In that respect, at least, the “segregation of duties” becomes helpful by encouraging developers to simplify the configuration their applications require.

It does not, however, encourage any extra rigor with regards to application quality. In fact, programmers become even more reluctant to fix their mistakes because they had such a difficult time getting it deployed last time.

Just to make a dysfunctional system that little bit funnier, some people have created a process involving Rational ClearQuest. In this process, the developer creates a “deployment ticket.” The ticket specifies a human being who should perform the deployment, a time window, instructions, and some other information no one reads. A potential deployer then receives the ticket and prioritizes it among the other incoming tickets. In the fashion of true technological progress, the two parties never need to communicate except through the ticket.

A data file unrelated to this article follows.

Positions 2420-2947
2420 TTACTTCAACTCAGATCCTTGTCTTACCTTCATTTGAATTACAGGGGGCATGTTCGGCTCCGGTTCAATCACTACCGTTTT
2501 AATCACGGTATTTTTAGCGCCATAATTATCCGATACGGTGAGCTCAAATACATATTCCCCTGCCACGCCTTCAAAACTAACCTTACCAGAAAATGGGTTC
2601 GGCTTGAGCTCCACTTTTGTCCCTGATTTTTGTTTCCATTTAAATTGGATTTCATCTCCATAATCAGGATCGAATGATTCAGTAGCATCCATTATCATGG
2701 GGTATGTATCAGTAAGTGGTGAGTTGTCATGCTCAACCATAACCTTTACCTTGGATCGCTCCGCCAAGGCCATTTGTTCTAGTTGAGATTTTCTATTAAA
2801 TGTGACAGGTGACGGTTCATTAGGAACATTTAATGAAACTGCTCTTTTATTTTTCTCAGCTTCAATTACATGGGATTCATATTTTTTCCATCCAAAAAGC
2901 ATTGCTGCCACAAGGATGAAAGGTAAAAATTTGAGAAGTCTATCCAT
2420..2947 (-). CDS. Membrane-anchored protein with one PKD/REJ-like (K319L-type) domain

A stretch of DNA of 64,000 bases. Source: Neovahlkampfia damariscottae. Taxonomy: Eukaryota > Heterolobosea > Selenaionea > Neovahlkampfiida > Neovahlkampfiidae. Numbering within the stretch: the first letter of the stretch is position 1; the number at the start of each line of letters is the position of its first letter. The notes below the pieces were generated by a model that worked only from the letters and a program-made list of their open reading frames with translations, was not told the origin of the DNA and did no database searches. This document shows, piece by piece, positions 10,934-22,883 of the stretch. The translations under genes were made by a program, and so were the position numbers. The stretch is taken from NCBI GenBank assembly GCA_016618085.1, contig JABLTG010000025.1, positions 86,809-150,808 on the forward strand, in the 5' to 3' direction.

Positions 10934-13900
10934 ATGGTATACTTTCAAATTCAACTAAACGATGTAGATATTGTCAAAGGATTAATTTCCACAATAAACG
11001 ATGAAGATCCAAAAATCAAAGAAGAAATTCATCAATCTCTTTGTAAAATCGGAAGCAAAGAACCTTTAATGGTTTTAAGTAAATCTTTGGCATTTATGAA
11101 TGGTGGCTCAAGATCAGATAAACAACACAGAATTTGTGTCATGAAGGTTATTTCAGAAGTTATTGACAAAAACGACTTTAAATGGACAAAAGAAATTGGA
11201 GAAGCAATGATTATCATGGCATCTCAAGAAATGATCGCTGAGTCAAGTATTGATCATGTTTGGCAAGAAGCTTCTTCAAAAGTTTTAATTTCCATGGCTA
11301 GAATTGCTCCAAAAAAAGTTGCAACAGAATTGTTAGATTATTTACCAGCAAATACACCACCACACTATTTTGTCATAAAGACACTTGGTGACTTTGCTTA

This is, of course, a recipe for inaccurate execution, if not total disaster. The deployer has no control over what time the scheduler requests the ticket be executed. The scheduler has no access to the deployer’s calendar or any idea of what other schedulers might simultaneously schedule that same deployer for. The schedulers know the deployment only takes a few minutes, but they build in a half day window for potential backlogs in the deployer’s queue. The deployer sees an entire half day for completion, so feels no particular urgency.

Meanwhile, the testers wait for deployment to complete, and you have transmogrified five man-minutes of work into four to six wasted hours for several people.

Why Is Worse Than How